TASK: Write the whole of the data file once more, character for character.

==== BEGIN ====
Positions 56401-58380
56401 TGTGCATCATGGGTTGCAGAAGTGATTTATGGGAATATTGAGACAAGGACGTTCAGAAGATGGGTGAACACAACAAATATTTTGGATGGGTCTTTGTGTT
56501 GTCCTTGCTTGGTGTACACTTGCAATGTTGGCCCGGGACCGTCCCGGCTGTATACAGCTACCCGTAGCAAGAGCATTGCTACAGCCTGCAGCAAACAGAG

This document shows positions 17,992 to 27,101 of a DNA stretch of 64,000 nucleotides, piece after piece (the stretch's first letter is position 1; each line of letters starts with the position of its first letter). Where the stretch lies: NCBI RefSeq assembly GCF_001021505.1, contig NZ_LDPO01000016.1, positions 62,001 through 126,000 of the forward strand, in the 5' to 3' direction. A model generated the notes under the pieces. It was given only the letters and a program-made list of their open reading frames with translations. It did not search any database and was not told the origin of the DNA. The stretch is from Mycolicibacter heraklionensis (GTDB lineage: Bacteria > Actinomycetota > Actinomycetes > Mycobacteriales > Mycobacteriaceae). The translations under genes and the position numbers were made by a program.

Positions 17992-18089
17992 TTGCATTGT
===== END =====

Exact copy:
Positions 56401-58380
56401 TGTGCATCATGGGTTGCAGAAGTGATTTATGGGAATATTGAGACAAGGACGTTCAGAAGATGGGTGAACACAACAAATATTTTGGATGGGTCTTTGTGTT
56501 GTCCTTGCTTGGTGTACACTTGCAATGTTGGCCCGGGACCGTCCCGGCTGTATACAGCTACCCGTAGCAAGAGCATTGCTACAGCCTGCAGCAAACAGAG

This document shows positions 17,992 to 27,101 of a DNA stretch of 64,000 nucleotides, piece after piece (the stretch's first letter is position 1; each line of letters starts with the position of its first letter). Where the stretch lies: NCBI RefSeq assembly GCF_001021505.1, contig NZ_LDPO01000016.1, positions 62,001 through 126,000 of the forward strand, in the 5' to 3' direction. A model generated the notes under the pieces. It was given only the letters and a program-made list of their open reading frames with translations. It did not search any database and was not told the origin of the DNA. The stretch is from Mycolicibacter heraklionensis (GTDB lineage: Bacteria > Actinomycetota > Actinomycetes > Mycobacteriales > Mycobacteriaceae). The translations under genes and the position numbers were made by a program.

Positions 17992-18089
17992 TTGCATTGT